Selective deletion of antigen-specific CD8+ T cells by MHC class I tetramers coupled to the type I ribosome-inactivating protein saporin

Paul R. Hess, Carie Barnes, Matthew D. Woolard, Michael D.L. Johnson, John M. Cullen, Edward J. Collins, Jeffrey A. Frelinger

Research output: Contribution to journalArticlepeer-review

35 Scopus citations


CD8+ cytotoxic T lymphocytes (CTLs) are important effector cells responsible for tissue destruction in several autoimmune and allograft-related diseases. To discover if pathogenic T cells could be selectively deleted, we investigated the ability of a toxin coupled to major histocompatibility complex (MHC) class I tetramers to kill antigen-specific CD8+ T cells. H2-Db tetramers were assembled using streptavidin conjugated to the ribosome-inactivating protein (RIP) saporin (SAP). These tetramers inhibited ribosome activity in vitro, retained the T-cell receptor (TCR)-binding specificity of their nontoxic counterparts, and were internalized by 100% of target cells, leading to cell death in 72 hours. Cytotoxicity was dependent on the tetramer dose and avidity for the T cell. A single injection of the SAP-coupled tetramer eliminated more than 75% of cognate, but not control, T cells. This work demonstrates the therapeutic potential of cytotoxic tetramers to selectively eradicate pathogenic clonotypes while leaving overall T-cell immunity intact.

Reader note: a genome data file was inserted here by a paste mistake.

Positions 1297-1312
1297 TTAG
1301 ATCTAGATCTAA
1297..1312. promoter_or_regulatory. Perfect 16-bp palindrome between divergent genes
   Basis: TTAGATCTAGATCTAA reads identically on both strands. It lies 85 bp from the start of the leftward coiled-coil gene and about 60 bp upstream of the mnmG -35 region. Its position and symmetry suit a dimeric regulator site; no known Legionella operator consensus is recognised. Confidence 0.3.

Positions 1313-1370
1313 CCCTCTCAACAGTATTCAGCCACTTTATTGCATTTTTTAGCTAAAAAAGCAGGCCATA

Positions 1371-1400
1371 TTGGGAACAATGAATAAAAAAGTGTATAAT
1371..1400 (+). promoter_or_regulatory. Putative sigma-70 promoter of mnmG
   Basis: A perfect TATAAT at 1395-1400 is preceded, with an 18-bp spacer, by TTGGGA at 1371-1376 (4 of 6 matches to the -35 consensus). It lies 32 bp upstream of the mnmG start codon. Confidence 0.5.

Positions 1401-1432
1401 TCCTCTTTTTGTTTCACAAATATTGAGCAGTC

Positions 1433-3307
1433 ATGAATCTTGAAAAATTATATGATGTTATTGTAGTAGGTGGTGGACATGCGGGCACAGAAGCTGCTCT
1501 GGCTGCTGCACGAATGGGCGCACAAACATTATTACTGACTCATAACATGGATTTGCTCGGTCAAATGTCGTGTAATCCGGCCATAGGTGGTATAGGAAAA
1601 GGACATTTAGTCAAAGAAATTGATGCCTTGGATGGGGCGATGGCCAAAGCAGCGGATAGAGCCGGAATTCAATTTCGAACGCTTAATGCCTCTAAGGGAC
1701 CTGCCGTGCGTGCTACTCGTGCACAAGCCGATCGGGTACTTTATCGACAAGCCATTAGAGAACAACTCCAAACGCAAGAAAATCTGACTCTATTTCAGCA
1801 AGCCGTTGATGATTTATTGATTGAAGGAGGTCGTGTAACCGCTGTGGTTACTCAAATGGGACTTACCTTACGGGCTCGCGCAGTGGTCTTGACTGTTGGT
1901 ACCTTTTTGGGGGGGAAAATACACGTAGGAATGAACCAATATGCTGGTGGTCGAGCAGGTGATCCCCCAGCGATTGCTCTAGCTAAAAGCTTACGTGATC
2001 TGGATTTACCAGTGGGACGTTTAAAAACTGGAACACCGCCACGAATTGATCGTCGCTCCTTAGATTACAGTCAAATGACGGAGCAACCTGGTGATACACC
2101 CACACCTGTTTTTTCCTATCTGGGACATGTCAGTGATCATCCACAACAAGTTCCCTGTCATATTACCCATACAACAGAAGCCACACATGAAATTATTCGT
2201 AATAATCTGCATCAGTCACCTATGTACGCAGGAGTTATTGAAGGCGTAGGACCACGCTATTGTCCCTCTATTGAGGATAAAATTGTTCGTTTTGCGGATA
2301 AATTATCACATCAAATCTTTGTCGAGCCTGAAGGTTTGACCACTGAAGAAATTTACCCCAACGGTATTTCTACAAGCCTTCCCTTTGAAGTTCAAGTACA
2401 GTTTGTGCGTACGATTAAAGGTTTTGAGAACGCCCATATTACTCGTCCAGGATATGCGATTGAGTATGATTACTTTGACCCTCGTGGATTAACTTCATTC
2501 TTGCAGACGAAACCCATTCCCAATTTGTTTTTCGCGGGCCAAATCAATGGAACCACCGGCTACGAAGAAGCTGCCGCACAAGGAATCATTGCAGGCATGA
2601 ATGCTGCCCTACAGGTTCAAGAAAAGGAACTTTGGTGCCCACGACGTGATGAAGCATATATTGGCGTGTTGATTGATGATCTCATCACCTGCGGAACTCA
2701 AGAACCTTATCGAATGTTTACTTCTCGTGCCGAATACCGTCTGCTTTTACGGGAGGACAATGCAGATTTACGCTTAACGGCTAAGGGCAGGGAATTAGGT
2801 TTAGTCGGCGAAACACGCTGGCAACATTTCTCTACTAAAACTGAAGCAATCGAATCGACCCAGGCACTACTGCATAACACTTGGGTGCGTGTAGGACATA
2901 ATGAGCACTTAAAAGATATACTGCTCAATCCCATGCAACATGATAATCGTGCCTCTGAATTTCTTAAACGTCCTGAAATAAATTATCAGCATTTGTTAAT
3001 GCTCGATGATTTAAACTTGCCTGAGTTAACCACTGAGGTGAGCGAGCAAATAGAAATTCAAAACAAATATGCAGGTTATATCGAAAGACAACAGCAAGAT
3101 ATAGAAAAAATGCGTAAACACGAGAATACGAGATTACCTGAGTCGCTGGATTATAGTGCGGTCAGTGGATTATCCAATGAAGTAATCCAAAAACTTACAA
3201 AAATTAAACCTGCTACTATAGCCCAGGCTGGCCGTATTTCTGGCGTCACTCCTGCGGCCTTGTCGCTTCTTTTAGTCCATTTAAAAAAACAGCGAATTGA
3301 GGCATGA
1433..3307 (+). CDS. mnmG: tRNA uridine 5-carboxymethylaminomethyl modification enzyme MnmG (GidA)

Original languageEnglish (US)
Pages (from-to)3300-3307
Number of pages8
Issue number8
StatePublished - Apr 15 2007
Externally publishedYes

ASJC Scopus subject areas

  • Biochemistry
  • Immunology
  • Hematology
  • Cell Biology


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